The radar inside this Cold War relic now operates on its own. An antenna inside the dome spins around, making a full rotation roughly every 12 seconds, to locate planes in the sky.
“Long range radar is a different kind of radar [compared to radar from the towers that you see at airports]. It can see hundreds of miles,” said Minnotte. “Once [planes] get up to cruising altitude, then these en route traffic control centers—I think there are are 26 of them placed all around the country—Their job is to handle the air traffic in the middle part of the flight, once they’ve reach cruising altitude. To make sure they’re safe and sound and not going to whack into anybody.”
So there you have it, folks! The Nike Missile Site was created to help defend our region during the Cold War, and now it protects us as we leave the region for work, vacation and adventure.
As far as the brewery goes, Millvale-based Grist House Craft Brewery announced in 2018 (using some neat drone footage) that they bought part of the property and would be using the old Missile Command Center (not the domed structure containing the radar antenna) as their main production facility and eventually a taproom. Last year, they started selling cans and merchandise for pickup from this location, and they are continuing to work on the space. Follow their Facebook page for updates.
Without further ado, please enjoy this blog, written by Diane Vrabel, which has led us down an intriguing path of local Cold War history discovery.
-Katie Wagner, Senior/Online Editor
For years I wondered what it was, but was never curious enough to find out.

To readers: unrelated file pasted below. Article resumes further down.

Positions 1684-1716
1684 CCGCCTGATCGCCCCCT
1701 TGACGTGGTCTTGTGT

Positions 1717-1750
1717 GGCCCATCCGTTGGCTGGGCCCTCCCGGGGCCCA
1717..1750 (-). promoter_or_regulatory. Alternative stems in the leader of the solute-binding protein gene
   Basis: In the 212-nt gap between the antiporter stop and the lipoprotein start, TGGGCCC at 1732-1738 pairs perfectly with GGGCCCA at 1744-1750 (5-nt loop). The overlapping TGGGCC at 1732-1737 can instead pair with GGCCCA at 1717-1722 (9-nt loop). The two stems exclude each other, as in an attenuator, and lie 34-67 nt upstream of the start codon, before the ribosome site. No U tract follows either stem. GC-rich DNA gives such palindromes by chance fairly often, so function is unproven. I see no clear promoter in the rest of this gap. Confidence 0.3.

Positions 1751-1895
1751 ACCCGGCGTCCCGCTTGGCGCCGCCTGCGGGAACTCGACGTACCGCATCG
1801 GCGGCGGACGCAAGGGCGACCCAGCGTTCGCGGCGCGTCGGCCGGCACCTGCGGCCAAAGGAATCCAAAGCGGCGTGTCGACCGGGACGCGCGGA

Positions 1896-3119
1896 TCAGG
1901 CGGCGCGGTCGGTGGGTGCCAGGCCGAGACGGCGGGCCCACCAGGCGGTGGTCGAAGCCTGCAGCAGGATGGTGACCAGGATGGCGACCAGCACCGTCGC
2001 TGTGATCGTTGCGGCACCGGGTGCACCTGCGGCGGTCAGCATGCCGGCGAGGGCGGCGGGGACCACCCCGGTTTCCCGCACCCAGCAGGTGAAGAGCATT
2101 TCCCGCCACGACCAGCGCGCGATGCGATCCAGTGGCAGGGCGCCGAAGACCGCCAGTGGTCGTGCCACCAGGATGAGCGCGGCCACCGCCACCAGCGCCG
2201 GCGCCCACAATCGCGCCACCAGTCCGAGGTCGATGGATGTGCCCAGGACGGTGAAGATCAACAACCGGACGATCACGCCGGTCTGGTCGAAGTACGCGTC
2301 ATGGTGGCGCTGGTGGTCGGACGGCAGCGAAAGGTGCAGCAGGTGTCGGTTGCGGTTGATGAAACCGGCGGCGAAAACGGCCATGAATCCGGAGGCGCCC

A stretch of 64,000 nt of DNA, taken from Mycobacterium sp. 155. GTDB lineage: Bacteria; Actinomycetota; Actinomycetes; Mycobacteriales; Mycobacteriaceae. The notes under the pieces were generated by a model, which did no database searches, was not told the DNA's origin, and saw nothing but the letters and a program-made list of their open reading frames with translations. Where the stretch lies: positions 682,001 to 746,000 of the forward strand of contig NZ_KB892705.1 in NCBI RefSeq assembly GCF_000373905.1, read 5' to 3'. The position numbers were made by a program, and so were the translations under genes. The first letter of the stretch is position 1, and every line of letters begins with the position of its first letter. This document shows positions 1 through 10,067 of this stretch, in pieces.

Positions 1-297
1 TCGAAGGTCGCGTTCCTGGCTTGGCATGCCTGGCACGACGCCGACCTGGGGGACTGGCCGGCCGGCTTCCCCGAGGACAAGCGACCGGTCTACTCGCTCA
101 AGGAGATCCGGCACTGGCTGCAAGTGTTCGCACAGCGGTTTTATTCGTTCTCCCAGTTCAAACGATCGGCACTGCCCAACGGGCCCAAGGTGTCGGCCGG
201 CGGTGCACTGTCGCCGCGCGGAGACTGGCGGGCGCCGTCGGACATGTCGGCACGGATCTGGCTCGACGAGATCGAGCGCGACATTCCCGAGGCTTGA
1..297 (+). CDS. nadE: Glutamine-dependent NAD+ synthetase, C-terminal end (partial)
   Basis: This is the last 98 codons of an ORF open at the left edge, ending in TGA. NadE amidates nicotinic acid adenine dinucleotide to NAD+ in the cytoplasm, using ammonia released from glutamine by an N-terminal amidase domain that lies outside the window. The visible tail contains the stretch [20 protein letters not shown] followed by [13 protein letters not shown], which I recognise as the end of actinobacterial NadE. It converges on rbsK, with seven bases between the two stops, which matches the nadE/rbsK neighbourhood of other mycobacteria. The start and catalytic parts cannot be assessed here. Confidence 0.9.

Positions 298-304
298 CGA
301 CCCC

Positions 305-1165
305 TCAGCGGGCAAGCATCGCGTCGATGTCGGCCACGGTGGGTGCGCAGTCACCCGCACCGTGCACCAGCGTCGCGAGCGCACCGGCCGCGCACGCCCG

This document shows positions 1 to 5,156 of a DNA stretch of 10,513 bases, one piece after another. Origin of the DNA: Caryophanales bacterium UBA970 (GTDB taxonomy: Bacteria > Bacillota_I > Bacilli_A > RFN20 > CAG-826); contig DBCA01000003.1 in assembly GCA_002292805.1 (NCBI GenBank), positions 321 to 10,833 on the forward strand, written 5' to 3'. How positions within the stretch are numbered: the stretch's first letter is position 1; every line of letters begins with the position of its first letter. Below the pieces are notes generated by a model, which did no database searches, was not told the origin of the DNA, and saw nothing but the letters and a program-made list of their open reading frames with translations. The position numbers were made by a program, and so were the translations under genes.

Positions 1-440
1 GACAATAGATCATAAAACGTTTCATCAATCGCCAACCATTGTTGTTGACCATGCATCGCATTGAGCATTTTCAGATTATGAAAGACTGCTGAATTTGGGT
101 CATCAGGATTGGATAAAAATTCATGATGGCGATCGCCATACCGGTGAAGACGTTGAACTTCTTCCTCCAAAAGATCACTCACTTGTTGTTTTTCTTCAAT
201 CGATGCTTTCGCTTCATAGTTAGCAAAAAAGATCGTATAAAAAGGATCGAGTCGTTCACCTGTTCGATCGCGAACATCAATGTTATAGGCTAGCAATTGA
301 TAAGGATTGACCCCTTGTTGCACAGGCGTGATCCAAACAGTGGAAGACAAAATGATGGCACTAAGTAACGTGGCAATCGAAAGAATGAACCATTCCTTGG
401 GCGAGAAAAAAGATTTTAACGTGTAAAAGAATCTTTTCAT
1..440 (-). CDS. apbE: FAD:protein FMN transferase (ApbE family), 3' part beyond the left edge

From various vantage points in the South Hills, I saw it in the distance poking its head above the horizon—a huge white globe perched atop a big brown block.
I observed it from Washington Road, across the street from Pamela’s Diner. I spied it through the trees from the playground behind Jefferson Middle School. I viewed it from Hilltop Road in Collier Township, from Carnegie Park off Greentree Road, and from Settlers Cabin Park in Robinson Township.
What could it be? Was it a water tower? An observatory? An alien spacecraft?
Seen through the eyes of a child, it was a scary sight. When my son was growing up, he described it as the monstrous head of The Wizard of Oz.
Finally, a chance conversation with a co-worker about a duck pond near the Panhandle Trail in Rennerdale led to a discussion about the ominous structure, which dispelled the mystery.
This puzzling structure was a radar tower from the Cold War era, used to conduct surveillance and detect enemy missiles and aircraft in the event of an invasion. My co-worker’s grandfather had worked there and told him the tower’s history.
Located off Nike Site Road in Oakdale—or Collier Township, depending on your reference materials—the radar tower was part of a military installation once known as the Nike Missile Master Direction Center.